Of all the memorable experiences involved with having a child, I’d say the “moment of birth” would have to be at the top of my list. The birth of my son was, indeed, “miraculous” (and quite painful, too.) I was awed that my husband and I brought new life into the world. I saw on my newborn’s face uncanny resemblances to relatives, both alive and long gone, and was reminded of my child’s link in a chain that extends beyond himself. At that moment of birth, the reality set in that our new names, “mom” and “dad,” would propel us into a world of responsibilities to protect, guide, and nurture our newborn son.
It’s amazing then, how all of these lofty thoughts flew out of the window once we got home from the hospital. Who has time for such musings when immediate concerns about whether the changing table has the supplies we need and how, as a new mom, I would manage nursing, changing, and comforting my baby around the clock while also managing to get some sleep? The wonder and awe that marked the moment of birth quickly turned into mind-numbing monotonous work.
I felt a real need to distinguish between the everyday “sameness” of the job of parenthood with the outright wonder of it all. Luckily, this need is recognized by a Jewish tradition that takes place every Friday night: the blessing for children. Once a week, for just a few moments, the simplest blessing is offered and elevates the parent-child relationship from the mundane to the sacred.
While families have different customs related to when they bless their children, my husband and I place our hands on
our son’s head right after lighting Shabbat candles and utter an age-old prayer into his ears.
The blessing itself is remarkable.
The first part of the traditional blessing connects the child to a long line of Jewish heroes and heroines with characteristics worth emulating. It asks God to bless a son like God blessed Ephraim and Menashe (Joseph’s sons who, according to commentators, are the only brothers in the Bible who did not have a competitive relationship). For a daughter, it asks God to bless her in the way God blessed Sarah, Rebecca, Rachel, and Leah, foremothers who possessed qualities of strength and softness, modesty, and conviction. The second part of the blessing asks for more general guidance from God:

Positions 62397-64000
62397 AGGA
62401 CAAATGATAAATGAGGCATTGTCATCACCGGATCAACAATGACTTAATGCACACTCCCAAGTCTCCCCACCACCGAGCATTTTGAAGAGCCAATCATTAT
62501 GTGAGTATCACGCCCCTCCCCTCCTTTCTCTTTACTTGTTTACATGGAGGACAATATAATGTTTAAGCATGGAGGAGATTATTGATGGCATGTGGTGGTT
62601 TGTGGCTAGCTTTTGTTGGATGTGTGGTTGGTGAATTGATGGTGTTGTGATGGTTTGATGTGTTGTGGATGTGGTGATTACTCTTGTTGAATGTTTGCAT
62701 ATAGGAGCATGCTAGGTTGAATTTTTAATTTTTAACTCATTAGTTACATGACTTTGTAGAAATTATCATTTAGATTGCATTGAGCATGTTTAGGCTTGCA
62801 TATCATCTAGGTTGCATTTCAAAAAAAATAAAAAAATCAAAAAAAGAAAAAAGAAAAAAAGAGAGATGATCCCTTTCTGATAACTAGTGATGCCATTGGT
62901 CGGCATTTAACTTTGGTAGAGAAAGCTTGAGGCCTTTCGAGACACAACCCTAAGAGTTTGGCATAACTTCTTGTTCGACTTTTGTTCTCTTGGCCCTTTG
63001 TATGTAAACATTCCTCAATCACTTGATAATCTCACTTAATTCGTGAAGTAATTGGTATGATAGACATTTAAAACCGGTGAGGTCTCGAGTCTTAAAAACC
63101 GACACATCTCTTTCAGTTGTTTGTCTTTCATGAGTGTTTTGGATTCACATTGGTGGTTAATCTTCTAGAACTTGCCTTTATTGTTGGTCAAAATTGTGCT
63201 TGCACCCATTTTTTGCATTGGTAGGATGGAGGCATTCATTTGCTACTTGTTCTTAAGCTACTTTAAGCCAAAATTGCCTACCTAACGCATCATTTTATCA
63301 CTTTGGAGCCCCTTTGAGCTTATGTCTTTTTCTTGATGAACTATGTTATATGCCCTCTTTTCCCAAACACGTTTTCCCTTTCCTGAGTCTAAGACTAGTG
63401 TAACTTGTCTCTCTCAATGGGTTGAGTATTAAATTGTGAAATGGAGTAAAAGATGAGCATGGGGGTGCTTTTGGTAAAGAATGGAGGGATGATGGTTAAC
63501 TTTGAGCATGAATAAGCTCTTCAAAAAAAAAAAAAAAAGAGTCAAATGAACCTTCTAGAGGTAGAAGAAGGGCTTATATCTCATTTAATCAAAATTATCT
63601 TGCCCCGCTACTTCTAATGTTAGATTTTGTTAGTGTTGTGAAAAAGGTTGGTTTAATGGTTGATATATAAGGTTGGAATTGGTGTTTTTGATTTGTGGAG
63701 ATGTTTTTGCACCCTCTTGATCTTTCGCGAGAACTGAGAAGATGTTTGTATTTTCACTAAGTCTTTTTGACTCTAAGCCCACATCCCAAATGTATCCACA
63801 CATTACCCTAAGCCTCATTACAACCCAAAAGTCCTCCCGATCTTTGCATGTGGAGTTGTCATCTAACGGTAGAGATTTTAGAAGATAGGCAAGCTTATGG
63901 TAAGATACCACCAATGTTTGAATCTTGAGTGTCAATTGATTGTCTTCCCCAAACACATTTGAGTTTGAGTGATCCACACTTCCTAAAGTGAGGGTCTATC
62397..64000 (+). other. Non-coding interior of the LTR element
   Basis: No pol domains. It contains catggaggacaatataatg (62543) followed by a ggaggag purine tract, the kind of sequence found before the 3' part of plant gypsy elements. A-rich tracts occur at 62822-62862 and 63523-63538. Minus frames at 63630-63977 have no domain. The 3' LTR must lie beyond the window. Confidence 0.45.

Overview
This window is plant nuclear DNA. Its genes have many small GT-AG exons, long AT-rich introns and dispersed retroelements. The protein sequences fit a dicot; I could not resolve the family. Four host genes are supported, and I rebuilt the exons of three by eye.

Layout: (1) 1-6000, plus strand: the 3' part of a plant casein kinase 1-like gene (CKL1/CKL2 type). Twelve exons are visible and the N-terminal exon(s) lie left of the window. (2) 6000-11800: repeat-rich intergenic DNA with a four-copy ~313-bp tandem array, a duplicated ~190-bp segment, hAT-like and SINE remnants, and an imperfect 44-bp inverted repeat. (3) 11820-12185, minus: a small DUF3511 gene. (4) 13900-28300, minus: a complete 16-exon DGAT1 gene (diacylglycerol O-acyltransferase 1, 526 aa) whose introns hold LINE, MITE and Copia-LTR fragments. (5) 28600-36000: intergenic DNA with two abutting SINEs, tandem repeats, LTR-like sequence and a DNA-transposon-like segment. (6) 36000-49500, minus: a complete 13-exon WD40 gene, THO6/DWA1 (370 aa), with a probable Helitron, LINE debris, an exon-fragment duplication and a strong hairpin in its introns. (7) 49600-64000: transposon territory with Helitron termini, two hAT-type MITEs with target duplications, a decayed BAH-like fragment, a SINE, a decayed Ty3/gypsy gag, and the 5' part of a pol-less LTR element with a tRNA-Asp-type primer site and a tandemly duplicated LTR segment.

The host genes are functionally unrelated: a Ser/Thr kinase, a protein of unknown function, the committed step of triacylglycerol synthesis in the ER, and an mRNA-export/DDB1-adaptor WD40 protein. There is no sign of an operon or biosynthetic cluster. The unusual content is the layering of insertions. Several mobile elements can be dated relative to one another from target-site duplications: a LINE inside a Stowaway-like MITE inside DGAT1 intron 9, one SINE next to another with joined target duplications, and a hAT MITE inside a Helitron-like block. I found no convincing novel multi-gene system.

May God bless you and guard you.
May God show you favor and be gracious to you.
May God show you kindness and grant you peace.
In a remarkable way, the traditional blessing for children on Friday night links us back to the profound feelings we experienced at the moment of birth–the power of a legacy this child is inheriting, coupled with the profound responsibilities we feel to protect and care for our child.
While saying a blessing with traditional God language may be limiting to those who don’t believe in a traditional sort of God, there is still a real power to a spiritual practice that includes blessing your children on a regular basis. There are easy ways to adapt the blessing. If you are not sure about using the word “God,” simply put the blessing in the passive form, “May you be blessed and guarded, etc.” Some families create new prayers altogether that express the same sentiments as the traditional blessing or add some new ideas of their own.
Making Up Your Own Prayer
While fixed prayers offer a measure of consistency and a power that the same words have been uttered for generations, I often feel the desire to offer a personal prayer that reflects my own special relationship with my son. Judaism recognizes the need for fixed prayer (keva) and prayers that also have personal meaning and intentionality (kavannah). When inspired, I add a spontaneous blessing, one that notes milestones in his life from the past week and anything else that moves me about my relationship with him. There are no specific formulations to these personal prayers, just simple sentiments like, “May you continue to approach the smallest discoveries in life with wonder and joy” or “May I continue to learn how to be the best mother to you.”
Adopting a spiritual practice of blessing my child on a weekly basis has helped me move from the banal to the sacred which, with all of the new routines and chores, is itself a blessing.